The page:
Yes, the money negotiations can be held in private. BUT don't the residents get a chance voice their opinions and hear from the council about IF and WHY and for HOW LONG the city should lease the property – IN PUBLIC – BEFORE the secret negotiations take place?

This is reminiscent of the almost-sale of city land to John Arrillaga. The city had a closed session meeting on September 18, 2012:

Palo Alto mulls sale of land near Foothills Park
City Council meets in closed session to consider selling 7.7 acres to developer John Arrillaga
"The council met in a closed session Sept. 18, to discuss the price and terms of the sale, details that the city officials declined to discuss. Deputy City Manager Steve Emslie said the discussion was prompted by an offer the city received from Arrillaga, a philanthropist who owns properties on each side of the city-owned 7.7-acre parcel." Web Link

The city had already drawn up a Real Estate Contract and Receipt for Deposit for the sale of 7.7 acres of city land to John Arrillaga for $175,000, dated September 14, 2012.

Did residents know the city was planning to sell public land? NO. Had the city declared the land surplus in a public venue prior to offering it for sale, as required by law? NO.

This council has no regard for the Brown Act or transparency. Karen Holman seems to be a voice crying in the wilderness.


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Posted by Not an issue
a resident of Community Center
on May 4, 2013 at 8:31 am

Common sense-- the weekly should get out of the endorsement business if it accepts campaign ads from council candidates. Holman and kniss, to name a few, bought ad space in the weekly and got endorsements from the weekly. Do the math.
In general terms, the weekly endorsements reflect what will benefit the Weekly's financial bottom line -- the good of the city is not a consideration.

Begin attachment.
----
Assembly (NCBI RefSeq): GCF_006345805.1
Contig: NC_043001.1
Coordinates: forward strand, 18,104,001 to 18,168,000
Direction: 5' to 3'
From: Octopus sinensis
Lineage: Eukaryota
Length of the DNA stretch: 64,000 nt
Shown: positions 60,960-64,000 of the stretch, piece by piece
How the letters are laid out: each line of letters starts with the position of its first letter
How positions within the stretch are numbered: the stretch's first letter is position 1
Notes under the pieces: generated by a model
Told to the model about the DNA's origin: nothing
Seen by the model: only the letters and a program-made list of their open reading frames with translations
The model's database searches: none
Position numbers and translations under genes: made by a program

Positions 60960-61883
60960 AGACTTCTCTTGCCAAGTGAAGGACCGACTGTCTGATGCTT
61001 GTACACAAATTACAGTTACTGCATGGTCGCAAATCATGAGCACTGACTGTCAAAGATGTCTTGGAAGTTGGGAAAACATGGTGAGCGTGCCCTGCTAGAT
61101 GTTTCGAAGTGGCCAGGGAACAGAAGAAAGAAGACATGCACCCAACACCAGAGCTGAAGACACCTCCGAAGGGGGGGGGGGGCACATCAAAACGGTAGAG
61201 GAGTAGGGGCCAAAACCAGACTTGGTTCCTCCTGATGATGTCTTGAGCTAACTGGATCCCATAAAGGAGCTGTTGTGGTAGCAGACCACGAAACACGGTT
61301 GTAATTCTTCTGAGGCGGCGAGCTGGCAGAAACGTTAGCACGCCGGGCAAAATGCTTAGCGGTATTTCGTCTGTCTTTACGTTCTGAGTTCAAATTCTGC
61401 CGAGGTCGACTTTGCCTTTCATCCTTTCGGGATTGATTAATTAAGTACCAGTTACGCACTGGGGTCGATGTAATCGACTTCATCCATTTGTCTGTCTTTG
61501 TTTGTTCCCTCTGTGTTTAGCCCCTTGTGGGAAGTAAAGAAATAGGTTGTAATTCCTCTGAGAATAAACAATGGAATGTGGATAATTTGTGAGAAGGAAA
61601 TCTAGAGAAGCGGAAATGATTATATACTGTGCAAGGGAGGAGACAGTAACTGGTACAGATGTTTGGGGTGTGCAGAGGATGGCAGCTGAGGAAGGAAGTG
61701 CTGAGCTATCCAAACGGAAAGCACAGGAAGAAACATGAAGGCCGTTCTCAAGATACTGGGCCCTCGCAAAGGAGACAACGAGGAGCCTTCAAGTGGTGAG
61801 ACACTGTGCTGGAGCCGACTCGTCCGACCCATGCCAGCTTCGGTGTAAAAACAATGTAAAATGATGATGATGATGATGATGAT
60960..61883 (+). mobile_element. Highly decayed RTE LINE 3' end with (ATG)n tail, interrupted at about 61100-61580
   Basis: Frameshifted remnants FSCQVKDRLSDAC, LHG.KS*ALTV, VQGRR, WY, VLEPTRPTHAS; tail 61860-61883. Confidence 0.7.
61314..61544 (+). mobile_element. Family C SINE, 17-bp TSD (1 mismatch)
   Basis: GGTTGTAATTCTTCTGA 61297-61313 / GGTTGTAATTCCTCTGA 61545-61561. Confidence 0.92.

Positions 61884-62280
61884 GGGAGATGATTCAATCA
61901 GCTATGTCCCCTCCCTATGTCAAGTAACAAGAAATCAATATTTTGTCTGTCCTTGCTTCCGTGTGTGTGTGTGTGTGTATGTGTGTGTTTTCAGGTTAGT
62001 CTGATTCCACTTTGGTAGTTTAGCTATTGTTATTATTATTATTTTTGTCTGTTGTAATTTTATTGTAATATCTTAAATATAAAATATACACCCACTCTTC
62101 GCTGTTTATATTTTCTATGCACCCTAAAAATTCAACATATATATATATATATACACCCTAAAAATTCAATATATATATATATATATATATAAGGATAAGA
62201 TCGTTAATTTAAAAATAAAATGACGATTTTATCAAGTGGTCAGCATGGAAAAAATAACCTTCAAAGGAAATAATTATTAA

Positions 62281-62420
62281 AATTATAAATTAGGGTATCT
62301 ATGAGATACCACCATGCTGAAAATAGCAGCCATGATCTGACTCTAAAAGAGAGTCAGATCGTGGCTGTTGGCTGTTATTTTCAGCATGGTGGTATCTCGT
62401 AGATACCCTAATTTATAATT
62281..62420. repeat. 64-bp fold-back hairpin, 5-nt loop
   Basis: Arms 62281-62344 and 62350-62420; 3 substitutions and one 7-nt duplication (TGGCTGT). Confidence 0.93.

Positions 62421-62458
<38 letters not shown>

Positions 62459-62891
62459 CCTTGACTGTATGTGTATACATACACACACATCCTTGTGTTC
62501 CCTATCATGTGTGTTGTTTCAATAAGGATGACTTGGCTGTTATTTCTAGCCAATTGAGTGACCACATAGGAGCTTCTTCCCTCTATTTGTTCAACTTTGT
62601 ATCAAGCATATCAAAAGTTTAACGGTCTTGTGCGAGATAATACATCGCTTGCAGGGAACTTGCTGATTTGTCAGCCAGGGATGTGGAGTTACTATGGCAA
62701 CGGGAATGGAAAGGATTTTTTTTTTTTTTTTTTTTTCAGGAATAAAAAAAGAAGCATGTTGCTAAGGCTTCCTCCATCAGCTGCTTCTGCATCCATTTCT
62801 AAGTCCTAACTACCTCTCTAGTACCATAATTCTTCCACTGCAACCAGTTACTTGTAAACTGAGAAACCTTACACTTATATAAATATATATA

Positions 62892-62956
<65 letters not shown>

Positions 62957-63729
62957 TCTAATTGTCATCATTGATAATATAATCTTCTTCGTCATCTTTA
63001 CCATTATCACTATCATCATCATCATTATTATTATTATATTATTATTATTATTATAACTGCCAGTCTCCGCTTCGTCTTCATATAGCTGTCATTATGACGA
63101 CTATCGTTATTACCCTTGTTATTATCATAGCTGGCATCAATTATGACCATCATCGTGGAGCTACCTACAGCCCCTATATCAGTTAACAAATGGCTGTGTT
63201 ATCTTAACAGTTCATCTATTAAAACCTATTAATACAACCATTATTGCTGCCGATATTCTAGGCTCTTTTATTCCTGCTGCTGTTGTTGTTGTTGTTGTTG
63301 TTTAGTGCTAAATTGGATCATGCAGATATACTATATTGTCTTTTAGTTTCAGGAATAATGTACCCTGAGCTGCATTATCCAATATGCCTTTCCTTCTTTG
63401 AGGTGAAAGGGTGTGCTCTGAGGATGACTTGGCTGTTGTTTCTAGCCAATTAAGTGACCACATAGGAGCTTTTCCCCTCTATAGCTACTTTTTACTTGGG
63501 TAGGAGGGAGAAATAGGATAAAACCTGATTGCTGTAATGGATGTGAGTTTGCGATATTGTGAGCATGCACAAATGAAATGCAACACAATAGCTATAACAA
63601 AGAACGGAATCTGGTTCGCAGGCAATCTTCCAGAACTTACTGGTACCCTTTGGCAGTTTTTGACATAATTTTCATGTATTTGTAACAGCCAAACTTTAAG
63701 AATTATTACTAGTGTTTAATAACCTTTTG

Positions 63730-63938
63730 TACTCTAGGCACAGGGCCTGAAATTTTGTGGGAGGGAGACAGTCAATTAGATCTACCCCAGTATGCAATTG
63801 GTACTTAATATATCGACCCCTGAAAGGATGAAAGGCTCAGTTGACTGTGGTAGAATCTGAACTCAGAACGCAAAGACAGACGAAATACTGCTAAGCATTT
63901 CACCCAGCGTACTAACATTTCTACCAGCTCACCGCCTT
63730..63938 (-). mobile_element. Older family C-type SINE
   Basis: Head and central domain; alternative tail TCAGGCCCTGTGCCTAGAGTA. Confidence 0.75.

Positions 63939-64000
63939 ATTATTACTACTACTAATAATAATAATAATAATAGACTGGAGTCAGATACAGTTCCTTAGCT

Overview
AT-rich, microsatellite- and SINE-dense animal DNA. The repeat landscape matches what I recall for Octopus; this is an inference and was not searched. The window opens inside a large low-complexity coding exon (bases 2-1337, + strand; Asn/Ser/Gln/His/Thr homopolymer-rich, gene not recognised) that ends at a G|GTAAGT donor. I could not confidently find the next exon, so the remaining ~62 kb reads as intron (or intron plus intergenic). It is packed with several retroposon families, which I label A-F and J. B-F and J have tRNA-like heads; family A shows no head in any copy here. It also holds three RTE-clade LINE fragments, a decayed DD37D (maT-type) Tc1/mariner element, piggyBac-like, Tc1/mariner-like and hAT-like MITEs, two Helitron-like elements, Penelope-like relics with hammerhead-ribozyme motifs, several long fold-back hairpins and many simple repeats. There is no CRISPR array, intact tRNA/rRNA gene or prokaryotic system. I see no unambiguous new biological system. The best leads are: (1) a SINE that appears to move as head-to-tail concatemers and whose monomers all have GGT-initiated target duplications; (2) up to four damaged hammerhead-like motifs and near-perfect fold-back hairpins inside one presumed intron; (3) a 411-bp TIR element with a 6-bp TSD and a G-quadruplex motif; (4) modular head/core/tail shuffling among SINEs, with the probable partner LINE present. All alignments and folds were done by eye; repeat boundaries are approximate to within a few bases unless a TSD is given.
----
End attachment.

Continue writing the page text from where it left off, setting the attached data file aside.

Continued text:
As for this latest incident, this is typical council crap-- the entire council is worthless-- they are all good at self congratulation and backslapping, but fail to do anything that be edits the residents.
The weekly goes along with this, with gennady acting as head cheerleader


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Posted by common sense
a resident of Midtown
on May 4, 2013 at 9:08 am

Not an issue - I believe the PA Weekly editorial board + publisher Bill Johnson want to select candidates they feel would take the city to a better place; however, reading their endorsements for the past 4 elections, and seeing how the candidates perform, and the results for our city, I would say however sincere the PA Weekly is, a majority of the endorsements have not been good. For a set of people who have done this so many times, I would expect a 90% "success rate", rather than a 50% sucess rate.

What the candidates spend on advertising with the PA Weekly would probably keep them in business for a week - and that happens only once every two years, so I don't think it's significant enough to influence the PA Weekly.


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Posted by Not an issue
a resident of Community Center
on May 4, 2013 at 10:05 am

Common sense-- the point is not the amount spent on advertising, it is the fact that candidates that do advertise with the weekly get endorsed. This raises certain questions.
I find it is best to ignore the weekly endorsements-- they have long ceased to be a unbiased voice for the city,IMHO.


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Posted by Huh?
a resident of Crescent Park
on May 4, 2013 at 12:13 pm

Not an issue, I was intrigued by your opinion so I looked at a Weekly from the 2009 election. I saw ads for Hackmann, Levens, Price, Dykwel, Holman, Shepherd, Klein and Scharff. I don't think your suspicion that endorsements are related to ads is based in any fact.


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Posted by Wondering
a resident of Evergreen Park
on May 4, 2013 at 1:30 pm

Has the Weekly ever used Larry Klein's law firm (past or present) for legal matters?
What firm is the Weekly using now?